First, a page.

Thanks, Richard Dowden, or your most thoughtful and well-written article. Having the facts right is one of the first steps in achieving positive change and doesn’t make one a skeptic or a pessimist. We can still have aspirations for a healthy Africa. Distorting facts does no one any good. Thanks, too, to Chikwendu Christian Ukaegbu for pointing out that leadership is the key to positive change. Leaders who have a vision for the future, shared by many, and who also have a clear and accurate picture of the current reality and can help people keep these two in mind can make a big difference in moving Africa forward.
What this article fails to mention is that liberal democracy governance standards do not necessarily lead to poverty reduction. You can score lowest on Mo’s aggregated index but still reduce poverty for your citizens. In other words, Africa can rise economically even while falling in liberal democracy governance standards.
You’re a little unfair on the Fastest Billion. We did not compare Africa’s nation states to Norway – we compared it to India (and Developing Asia) and argued that the problems and progress would be similar. We argued that even with decades of accelerating growth, per capita GDP will be far below European or US levels. As a result – corruption and other governance indicators will be problematic for decades. We should not expect much improvement over a five year horizon.
Many investors have discovered Africa (SSA specifically) for the first time and most have benefited from the experience in recent years.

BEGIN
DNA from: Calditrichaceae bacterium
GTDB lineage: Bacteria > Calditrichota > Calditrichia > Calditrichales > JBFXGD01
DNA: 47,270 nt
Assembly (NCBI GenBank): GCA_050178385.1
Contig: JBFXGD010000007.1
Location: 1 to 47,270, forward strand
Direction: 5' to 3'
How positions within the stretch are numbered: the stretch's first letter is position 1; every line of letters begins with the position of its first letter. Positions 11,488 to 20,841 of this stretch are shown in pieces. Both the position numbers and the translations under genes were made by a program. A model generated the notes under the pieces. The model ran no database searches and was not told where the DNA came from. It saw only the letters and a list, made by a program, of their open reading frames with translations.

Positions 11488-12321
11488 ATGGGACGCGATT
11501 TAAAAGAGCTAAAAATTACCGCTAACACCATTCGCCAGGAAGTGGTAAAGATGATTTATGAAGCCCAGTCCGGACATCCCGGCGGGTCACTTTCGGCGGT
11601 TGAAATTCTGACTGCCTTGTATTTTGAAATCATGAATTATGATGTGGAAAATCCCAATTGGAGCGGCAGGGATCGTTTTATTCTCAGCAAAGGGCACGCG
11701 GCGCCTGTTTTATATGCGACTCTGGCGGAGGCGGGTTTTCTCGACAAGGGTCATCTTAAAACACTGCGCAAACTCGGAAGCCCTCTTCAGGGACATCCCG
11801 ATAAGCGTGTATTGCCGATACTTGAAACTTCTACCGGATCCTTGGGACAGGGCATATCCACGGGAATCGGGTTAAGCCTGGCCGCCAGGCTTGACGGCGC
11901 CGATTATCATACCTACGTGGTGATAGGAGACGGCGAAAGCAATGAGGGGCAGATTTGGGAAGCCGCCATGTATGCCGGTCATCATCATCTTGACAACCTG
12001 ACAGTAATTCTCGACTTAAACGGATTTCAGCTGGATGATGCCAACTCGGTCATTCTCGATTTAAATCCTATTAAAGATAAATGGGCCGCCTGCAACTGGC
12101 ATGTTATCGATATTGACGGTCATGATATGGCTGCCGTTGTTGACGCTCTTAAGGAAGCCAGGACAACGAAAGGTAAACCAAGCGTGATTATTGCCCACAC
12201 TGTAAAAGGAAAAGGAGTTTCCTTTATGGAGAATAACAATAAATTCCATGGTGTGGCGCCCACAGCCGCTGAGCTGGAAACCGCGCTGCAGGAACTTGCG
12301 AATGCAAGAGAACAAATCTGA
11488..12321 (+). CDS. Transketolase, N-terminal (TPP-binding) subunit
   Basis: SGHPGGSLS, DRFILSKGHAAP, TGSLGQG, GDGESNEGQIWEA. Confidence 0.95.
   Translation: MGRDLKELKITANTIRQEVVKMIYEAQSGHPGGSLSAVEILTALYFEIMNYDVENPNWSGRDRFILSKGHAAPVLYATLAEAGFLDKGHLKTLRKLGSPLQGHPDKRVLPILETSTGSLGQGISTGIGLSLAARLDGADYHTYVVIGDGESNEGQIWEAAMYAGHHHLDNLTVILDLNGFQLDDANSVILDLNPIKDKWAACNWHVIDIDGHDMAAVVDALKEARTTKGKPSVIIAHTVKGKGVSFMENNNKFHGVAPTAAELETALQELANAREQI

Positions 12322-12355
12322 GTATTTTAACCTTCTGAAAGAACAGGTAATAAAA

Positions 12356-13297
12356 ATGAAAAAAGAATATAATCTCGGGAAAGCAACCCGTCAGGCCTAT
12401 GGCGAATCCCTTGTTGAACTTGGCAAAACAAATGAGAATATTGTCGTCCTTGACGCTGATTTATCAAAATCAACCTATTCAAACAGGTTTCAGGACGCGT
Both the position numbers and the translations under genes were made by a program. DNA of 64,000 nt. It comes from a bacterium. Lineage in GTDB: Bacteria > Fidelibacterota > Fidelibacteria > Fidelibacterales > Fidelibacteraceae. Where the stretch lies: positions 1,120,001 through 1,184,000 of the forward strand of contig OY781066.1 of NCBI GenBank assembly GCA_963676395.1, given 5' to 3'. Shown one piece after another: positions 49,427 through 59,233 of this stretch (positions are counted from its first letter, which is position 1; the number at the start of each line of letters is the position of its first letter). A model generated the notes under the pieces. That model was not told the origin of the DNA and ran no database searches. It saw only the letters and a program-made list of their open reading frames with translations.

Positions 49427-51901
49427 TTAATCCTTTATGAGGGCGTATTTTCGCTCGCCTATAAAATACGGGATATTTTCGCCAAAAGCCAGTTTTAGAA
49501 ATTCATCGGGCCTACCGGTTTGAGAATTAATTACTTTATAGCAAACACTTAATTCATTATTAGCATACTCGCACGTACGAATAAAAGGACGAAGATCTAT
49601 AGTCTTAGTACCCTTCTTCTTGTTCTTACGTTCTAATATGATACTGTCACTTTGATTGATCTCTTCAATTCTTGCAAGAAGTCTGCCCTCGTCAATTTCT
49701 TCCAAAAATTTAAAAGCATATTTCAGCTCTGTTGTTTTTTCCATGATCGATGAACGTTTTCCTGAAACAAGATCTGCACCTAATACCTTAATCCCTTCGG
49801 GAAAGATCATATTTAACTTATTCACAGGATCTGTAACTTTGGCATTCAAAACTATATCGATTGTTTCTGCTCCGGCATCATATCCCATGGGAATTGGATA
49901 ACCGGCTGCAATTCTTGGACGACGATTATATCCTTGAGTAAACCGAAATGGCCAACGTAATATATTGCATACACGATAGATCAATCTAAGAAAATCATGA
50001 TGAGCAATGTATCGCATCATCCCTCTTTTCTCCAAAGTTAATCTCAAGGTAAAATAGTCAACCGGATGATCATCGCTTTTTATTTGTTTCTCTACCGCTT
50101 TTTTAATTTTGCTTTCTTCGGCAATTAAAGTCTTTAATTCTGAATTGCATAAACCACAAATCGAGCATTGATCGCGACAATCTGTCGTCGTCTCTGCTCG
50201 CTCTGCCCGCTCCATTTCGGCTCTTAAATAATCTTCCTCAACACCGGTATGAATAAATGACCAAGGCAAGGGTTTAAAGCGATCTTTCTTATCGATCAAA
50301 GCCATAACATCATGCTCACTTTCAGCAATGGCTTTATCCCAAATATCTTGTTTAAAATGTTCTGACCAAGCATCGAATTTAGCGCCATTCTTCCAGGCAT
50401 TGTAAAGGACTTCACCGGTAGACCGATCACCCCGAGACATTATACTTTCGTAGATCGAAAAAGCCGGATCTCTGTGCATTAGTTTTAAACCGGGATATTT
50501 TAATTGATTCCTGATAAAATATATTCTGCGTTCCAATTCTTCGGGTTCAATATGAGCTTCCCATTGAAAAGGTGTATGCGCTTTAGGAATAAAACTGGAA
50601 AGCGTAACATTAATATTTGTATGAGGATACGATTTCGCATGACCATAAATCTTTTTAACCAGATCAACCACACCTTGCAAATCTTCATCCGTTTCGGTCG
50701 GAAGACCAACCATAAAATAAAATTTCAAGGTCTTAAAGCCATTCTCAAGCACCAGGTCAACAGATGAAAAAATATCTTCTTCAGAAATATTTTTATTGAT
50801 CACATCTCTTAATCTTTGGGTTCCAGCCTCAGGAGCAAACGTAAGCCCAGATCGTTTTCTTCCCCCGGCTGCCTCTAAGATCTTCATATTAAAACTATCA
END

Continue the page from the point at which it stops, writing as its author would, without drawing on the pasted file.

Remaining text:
I agree there are risks of bubbles – the external debt space is one where it is hard to find value but this is a global, not an Africa specific problem. And we argue that education improvements, better leadership in many countries, and easier access to diversified investment flows, means a return to “The hopeless continent” narrative is unlikely.
Happy to engage on this more as you like,
In as much as some of the submissions of Richard is right, African is still an emerging and rising frontier. African countries are not yet there but there are some areas that have improved tremendously. No matter what the MOi Index says about Africa ,there are numerous areas of good news emanating from the continent. It takes some time for the countries to show noticeable development compared to Norway. They would get there with improved governance and adding value to their natural resources. It is not a hopeless situation.
Even though i admire your critical analysis of African economic growth,giving credit to countries like Ethiopia is important.Ethiopia,starting from a low base has achieved a magnificent growth in the last 10 years.It has a government that is pro-poor.Look at its policy,allocation of budget to education,health,infrastructure,food security etc. and you will obviously reach a conclusion that Ethiopia is rising.Ethiopia knows very well where it wants to reach in 10,20,30 years.The govt has a vision shared by the people.
Do not generalize conclusions.Look at each country separately and also on sub -region basis.
Your critical analysis is very helpful though.